Growing pearls relies on a tiny (usually) around 1mm sliver of donor mantle growing into a maybe 10mm circumference balloon around a nucleus. It's remarkable that it happens without great incident as much as it does.
Incidentally, why such a small piece? Has anyone experimented with bigger? Is 1mm just 'done because that's just how it's done and always was done?
Douglas, thank you for your response - very interesting. It seems to me that there is a lot of discussion about pearl blemishes but not much understanding as to the underlying causes. I think it is something that consumers could be better informed about. It could aid in an appreciation of pearls along the entire spectrum of surface quality, from blemished to flawless.
There isn't much understanding CMN because a lot of the time we simply don't know. It's the same with pearl colour. Why do pearls have colour at all? It's dark where they live usually, they don't need to look fancy to pull a hot mate.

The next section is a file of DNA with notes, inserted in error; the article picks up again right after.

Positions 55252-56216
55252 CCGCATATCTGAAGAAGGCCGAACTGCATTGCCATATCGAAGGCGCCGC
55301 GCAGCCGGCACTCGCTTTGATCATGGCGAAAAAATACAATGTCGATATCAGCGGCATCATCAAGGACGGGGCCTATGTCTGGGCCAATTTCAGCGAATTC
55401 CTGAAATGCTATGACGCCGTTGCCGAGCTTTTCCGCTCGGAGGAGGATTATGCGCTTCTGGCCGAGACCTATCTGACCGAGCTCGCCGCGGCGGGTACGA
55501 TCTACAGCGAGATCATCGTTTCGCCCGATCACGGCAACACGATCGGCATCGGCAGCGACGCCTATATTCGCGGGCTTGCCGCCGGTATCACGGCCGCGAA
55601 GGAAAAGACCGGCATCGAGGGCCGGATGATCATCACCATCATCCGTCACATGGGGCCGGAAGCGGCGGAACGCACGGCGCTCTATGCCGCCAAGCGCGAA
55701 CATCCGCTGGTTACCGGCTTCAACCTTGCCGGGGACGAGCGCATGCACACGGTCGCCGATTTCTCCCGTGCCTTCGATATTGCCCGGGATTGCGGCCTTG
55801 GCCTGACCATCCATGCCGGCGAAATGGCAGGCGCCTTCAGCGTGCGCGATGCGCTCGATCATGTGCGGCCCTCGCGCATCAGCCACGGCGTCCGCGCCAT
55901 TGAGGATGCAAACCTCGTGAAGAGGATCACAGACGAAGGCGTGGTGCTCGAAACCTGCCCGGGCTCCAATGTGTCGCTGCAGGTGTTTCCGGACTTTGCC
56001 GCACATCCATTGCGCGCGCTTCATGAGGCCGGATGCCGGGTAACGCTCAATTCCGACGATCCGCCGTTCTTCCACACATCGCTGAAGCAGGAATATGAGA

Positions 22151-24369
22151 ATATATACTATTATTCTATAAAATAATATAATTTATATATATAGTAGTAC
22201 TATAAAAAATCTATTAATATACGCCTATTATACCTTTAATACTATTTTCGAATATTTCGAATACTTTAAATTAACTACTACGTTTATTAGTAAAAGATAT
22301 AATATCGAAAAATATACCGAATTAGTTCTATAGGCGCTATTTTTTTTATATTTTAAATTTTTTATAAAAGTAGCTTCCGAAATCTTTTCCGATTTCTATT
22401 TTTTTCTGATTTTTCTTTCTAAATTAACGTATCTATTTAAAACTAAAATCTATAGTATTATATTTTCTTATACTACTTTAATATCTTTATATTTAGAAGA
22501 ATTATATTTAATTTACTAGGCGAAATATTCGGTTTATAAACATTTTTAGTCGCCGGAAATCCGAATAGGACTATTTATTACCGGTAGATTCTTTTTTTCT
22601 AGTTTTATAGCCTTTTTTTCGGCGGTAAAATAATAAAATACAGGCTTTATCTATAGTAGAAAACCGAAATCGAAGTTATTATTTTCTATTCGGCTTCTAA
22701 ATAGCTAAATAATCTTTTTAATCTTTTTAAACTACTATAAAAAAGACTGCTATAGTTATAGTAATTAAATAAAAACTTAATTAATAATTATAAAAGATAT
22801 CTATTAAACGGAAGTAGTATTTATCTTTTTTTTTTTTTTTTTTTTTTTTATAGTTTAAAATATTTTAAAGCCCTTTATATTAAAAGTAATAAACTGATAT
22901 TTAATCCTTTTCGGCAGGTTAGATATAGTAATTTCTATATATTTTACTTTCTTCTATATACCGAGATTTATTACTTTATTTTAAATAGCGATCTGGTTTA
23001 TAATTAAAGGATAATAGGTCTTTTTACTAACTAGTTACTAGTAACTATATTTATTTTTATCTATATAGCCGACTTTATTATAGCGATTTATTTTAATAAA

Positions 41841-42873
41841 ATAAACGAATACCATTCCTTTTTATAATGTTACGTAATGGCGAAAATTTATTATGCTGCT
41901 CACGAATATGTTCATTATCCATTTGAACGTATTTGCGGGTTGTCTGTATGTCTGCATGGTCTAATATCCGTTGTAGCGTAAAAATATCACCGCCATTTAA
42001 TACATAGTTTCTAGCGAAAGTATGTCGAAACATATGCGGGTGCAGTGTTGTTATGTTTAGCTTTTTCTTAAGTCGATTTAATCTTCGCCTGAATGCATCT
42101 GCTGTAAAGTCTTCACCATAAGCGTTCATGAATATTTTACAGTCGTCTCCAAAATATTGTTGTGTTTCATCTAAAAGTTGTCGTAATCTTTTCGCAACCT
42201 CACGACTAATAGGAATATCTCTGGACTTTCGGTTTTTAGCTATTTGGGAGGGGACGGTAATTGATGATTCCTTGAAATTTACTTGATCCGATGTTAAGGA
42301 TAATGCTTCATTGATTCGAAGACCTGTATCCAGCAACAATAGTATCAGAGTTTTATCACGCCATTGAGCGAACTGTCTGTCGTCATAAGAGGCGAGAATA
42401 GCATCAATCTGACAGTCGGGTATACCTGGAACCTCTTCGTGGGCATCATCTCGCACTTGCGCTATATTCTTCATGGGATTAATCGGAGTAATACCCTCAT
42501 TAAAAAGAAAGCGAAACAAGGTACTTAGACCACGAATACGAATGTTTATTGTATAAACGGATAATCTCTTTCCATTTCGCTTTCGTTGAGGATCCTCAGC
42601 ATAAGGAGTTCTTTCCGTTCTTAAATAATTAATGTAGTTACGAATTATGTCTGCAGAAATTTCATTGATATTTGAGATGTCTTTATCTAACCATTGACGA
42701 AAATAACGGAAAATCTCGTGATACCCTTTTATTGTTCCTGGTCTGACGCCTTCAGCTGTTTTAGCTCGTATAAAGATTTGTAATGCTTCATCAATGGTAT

Pearl in latin is margarita. From which we get Margaritifera margaritifera I am a margaritifera - a seller of pearls.
Unionidae are the general family of bi-valve freshwater mussels
Unless the people on the island spoke latin, I think possibly not
The Romans referred to pearls by the Greek name margarita, and differentiated between various kinds. The largest and most beautiful were called unios; pear-shaped pearls were called elenchi; and when clustered together so that they gently jingled with movement—attracting attention with the noise—they were called crotalia, or castanets.